2010 Poetry Challenge

National Poetry Month

Peter Willowdown

Song of Water

Song of water come to me
and soothe me with your melody,
gentle river beneath blue sky
whereupon wild swans and seabirds swim,
driftwood carried on your breast
towards the sea beyond the bridge
where starlings nest in purple evening,
guardians of hallowed seasons
beneath the sun and moon and stars.

Far off a lone church bell chimes,
higher than the muted roar of the ugly motorway;
sheep bleat in the pock-marked marsh,
nibbling at the short, tough grass.
Across the river a line of cows on the raised
embankment gazes over at me curiously,
pausing in their own digestion
but presently lose interest in their mild
inspection and follow their leader
up towards Rhuddlan, it's crumbling castle
evoking far less hectic days
despite it's martial towers and moat,
land-locked now though once large boats
sailed up the river to unload people and supplies,
wines from France, cannon from London,
maidens, minstrels and diplomats from foreign lands,
touring the wilder outposts of England
and its borders with the rebellious Welsh.

Song of water, slowly dripping from Dyserth waterfall,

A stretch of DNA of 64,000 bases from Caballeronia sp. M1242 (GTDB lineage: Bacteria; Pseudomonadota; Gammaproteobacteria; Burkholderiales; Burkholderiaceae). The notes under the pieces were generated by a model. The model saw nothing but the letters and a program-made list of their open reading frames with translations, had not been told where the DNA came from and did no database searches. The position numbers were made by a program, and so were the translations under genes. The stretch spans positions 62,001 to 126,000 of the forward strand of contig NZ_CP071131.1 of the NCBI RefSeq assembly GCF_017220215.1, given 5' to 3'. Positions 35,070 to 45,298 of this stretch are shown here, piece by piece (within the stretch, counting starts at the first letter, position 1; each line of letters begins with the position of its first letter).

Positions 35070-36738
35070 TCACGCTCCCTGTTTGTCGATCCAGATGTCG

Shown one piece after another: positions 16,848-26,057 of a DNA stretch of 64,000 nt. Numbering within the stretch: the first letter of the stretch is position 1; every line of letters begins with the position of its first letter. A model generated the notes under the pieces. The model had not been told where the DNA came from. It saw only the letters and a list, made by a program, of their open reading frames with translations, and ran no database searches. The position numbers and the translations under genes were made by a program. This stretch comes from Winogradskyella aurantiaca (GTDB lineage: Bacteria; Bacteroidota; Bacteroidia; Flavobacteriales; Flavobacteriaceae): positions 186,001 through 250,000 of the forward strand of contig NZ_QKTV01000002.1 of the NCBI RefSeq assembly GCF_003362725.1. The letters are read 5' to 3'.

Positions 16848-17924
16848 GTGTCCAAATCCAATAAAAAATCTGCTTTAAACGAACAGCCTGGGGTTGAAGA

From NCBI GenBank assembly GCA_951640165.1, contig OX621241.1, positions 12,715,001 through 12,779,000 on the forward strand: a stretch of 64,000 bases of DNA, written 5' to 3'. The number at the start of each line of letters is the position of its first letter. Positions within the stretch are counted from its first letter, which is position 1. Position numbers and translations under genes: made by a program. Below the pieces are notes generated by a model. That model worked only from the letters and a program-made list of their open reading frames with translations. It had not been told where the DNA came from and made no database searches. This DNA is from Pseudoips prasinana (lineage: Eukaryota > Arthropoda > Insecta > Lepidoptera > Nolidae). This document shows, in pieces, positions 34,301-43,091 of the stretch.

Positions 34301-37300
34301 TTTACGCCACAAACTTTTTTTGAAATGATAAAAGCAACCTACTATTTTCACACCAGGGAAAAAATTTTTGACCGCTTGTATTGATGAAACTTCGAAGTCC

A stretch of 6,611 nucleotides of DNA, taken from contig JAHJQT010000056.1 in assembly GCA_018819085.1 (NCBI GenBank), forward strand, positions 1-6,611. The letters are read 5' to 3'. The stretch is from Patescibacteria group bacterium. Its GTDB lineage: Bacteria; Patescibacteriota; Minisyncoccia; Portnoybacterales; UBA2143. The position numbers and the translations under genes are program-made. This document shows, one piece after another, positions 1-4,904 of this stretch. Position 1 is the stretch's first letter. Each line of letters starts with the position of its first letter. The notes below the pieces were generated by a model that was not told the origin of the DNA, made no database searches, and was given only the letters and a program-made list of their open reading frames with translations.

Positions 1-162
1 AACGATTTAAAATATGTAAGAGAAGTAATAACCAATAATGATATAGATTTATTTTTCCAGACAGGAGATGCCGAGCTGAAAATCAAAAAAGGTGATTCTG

not the most spectacular of waterfalls
and all but dry now but impressive
in full spout after a heavy rain.
Climbing up the narrow path behind it
one comes to Prestatyn Mountain,
yellow with broom and buzzing with bees,
tracks that lead past abandoned stone cottages
where one can sit above the sprawling town
and gaze across the Irish Sea and
looking northwards on a clear day,
one can just make out the blue-hazed hills
of the Lake Disrict beyond the
thin pinnacle of Blackpool Tower.

Song of water, running down space and time,
reshaping mountains and continents,
forming new worlds on specks of interstellar dust;
water of life that is the basis of
blood and muscle and bone,
our first mother and elemental home,
each droplet teeming with a million invisible beings,
God's natural neurotransmitter
singing in the lonely places,
soothing me with your quiet melody,
perfect song of harmony and divinity.

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